September 01, 2021, 12:54pm EDT
As a startup, one of the most exciting moments in your company’s growth is receiving a proposal from a large strategic or market player who wants to engage in a technical interchange in support of a potential business arrangement. Typically, an offer is made to enter into a non-disclosure agreement (NDA), sometimes also referred to as a confidentiality agreement or proprietary information agreement.
Often times, entrepreneurs are hesitant to negotiate the NDA’s terms fearing that either party will walk away if too much time is lost in the process. Many also wonder if it’s a good idea to negotiate with a possible partner – after all, is that the way we want to begin this relationship? Besides, aren’t NDAs just boilerplate documents that aren’t really enforceable? Aren’t we just wasting time and money negotiating this NDA?
First and foremost, a potential investor who is interested is talking with you about your venture is highly unlikely to walk away simply because you need to negotiate some of the NDA’s terms. In fact, they probably expect you to do so. Additionally, most, if not all, equitable “partnerships” require at least some negotiation of terms, so it may be good to set the stage for amicable negotiations at an early stage.
As for the NDA itself, a boilerplate document should not be used since individual circumstances vary widely from party to party. And, yes, properly drafted NDAs can be enforceable. Most importantly, the NDA can help protect your confidential information and trade secrets from falling into the hands of a competitor, without restriction on its use.
This doesn’t mean that significant time or money needs to be spent on getting a prospective NDA in shape for signature. It simply means every NDA should be reviewed carefully to make sure that it protects confidential information and trade secrets accordingly and that it has a good chance of being enforceable.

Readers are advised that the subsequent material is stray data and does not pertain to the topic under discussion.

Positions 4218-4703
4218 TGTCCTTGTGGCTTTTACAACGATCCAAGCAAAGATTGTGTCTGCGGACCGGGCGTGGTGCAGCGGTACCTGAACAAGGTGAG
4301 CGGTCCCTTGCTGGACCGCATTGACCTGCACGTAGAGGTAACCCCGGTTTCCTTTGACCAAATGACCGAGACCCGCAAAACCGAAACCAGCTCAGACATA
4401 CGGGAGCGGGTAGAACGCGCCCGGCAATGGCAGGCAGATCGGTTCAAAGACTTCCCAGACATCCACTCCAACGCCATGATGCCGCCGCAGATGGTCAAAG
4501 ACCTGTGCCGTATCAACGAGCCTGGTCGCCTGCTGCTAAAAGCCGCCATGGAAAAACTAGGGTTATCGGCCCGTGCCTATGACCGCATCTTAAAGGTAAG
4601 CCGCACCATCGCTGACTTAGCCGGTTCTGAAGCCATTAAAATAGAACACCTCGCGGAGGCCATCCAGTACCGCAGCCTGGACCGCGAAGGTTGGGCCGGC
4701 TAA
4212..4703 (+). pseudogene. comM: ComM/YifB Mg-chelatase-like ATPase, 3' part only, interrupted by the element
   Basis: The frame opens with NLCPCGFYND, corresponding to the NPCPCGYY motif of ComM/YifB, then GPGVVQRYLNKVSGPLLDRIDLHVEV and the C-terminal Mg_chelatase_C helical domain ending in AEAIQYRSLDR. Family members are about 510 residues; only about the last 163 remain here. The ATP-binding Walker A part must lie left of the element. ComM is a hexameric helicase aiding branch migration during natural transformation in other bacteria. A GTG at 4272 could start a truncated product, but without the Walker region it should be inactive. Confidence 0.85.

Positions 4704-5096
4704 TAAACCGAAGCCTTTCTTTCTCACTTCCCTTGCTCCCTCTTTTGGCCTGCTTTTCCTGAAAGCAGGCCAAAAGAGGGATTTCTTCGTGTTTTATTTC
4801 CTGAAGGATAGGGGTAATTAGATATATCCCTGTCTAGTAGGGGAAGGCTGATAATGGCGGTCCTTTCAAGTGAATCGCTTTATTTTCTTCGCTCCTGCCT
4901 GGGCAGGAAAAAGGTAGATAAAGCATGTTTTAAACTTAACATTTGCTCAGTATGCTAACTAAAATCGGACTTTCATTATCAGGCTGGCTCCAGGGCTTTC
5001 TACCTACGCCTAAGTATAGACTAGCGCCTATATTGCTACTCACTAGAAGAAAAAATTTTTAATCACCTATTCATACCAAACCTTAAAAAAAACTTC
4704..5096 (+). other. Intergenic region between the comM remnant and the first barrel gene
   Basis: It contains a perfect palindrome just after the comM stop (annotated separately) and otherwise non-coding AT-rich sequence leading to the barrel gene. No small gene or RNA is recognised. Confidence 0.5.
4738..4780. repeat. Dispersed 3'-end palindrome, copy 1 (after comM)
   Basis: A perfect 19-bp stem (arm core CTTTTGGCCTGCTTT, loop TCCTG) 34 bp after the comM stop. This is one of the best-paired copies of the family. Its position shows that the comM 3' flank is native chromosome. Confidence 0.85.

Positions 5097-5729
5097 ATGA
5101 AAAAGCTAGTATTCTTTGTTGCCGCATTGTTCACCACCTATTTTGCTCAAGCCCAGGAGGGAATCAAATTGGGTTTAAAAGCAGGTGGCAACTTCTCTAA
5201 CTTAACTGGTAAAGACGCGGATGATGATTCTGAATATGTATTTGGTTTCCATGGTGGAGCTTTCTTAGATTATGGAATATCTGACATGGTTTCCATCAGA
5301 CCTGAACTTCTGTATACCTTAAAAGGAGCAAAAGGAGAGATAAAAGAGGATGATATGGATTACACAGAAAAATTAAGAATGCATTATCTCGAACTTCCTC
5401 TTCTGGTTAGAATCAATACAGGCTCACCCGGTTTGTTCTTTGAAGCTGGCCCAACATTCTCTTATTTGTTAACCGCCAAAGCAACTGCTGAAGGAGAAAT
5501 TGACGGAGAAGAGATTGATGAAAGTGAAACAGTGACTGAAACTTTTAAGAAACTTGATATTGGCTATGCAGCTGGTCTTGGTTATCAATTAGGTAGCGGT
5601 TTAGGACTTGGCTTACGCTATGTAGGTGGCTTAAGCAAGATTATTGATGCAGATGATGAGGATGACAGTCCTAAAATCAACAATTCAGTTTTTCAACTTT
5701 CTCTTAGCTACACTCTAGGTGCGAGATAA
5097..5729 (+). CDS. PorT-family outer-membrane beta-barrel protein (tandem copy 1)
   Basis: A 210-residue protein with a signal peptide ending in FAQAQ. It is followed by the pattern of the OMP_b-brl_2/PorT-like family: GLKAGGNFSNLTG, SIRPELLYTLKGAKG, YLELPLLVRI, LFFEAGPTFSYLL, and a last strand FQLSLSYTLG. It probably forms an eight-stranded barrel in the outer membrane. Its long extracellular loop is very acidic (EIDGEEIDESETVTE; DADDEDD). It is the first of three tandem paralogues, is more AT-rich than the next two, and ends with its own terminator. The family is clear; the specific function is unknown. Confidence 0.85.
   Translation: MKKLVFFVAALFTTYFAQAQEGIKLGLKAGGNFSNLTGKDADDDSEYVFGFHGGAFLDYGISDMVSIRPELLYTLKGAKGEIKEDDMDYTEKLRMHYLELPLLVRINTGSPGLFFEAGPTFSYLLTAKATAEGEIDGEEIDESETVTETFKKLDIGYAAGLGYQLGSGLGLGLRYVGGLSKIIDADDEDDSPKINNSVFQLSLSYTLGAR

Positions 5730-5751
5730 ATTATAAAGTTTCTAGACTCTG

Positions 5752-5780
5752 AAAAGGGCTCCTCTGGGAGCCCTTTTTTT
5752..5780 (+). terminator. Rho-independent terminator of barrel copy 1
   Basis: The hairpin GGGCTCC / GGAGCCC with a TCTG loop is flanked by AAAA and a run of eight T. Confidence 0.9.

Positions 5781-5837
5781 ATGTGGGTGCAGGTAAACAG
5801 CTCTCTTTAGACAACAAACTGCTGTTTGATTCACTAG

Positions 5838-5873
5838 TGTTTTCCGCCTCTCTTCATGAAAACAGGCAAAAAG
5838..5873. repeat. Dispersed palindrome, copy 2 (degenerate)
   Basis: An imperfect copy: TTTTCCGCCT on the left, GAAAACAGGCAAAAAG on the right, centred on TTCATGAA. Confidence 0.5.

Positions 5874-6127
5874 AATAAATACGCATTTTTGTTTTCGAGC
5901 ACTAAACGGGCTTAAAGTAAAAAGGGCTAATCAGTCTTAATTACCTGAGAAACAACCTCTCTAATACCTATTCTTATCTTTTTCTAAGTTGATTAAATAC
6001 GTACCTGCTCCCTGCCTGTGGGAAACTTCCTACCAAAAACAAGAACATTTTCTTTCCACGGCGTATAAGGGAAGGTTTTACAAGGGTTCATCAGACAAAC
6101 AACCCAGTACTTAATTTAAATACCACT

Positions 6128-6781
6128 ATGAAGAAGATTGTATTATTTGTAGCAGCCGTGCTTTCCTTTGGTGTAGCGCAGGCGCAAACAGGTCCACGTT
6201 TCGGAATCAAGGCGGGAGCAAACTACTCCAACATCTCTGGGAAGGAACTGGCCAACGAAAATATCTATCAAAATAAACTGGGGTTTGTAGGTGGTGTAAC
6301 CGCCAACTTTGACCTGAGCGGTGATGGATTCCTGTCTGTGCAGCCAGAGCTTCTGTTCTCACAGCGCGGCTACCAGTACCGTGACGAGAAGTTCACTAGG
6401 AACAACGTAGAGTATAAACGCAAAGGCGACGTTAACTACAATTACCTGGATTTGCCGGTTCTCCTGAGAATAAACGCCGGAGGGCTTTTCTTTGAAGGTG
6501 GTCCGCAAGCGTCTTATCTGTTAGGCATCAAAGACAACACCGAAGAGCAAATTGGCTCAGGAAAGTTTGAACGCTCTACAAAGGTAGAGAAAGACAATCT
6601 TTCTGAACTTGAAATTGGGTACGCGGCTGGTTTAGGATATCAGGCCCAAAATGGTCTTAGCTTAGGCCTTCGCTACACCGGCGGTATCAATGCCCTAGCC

NDA terms that typically need review and discussion are:
- The definition of which information is, and which is not, “confidential.”
- The term of the agreement and the term of the confidentiality requirement (these are not the same thing).
- The choice of law and venue for settling disputes.
- The treatment of trade secrets (trade secrets and confidential information are two different types of information, although they may overlap).
- The specification that there is no requirement on either party to share any confidential information.
- The setting forth of restrictions on allowable uses of the shared confidential information.
Boilerplate NDAs usually fail on at least one, and usually more than one, of these points.
As a business owner, you should have an overall intellectual property strategy that incorporates the quiver of tools at your disposal to use, as appropriate. In addition to NDAs and other agreements, you can opt to simply not share your intellectual assets, choose to treat them as trade secrets, seek patent protection, or take other steps. Each approach has its own legal requirements, risks and benefits, with some no longer available if too much time has passed or if certain events have occurred. Early planning is key.
Given all this, here are some practical tips concerning NDAs or similar agreements.
- Carefully consider your intellectual property strategy as early as possible. Continue to reassess it and keep it fresh and relevant.
- Do not let the fear of losing business drive the execution and sharing of confidential information under a bad NDA. Take time to negotiate an NDA that protects your intellectual assets.
- Never share more than what is absolutely necessary. The best way to protect confidential information is by keeping it secret. This is especially true for trade secrets.
- Consult qualified counsel early to ensure that you understand all the steps that need to be taken to achieve an appropriate level of protection for your company’s confidential information, as well as when those steps should be taken.
When it comes to sharing confidential information, which may include vital trade secrets, there is simply no substitute for a well-drafted NDA. A boilerplate agreement will not suffice. As the saying goes, an ounce of prevention is worth a pound of cure. By taking small steps now to protect your confidential information from being shared, you can avoid the extremely difficult –and sometimes impossible – task of finding a remedy to get it back down the road.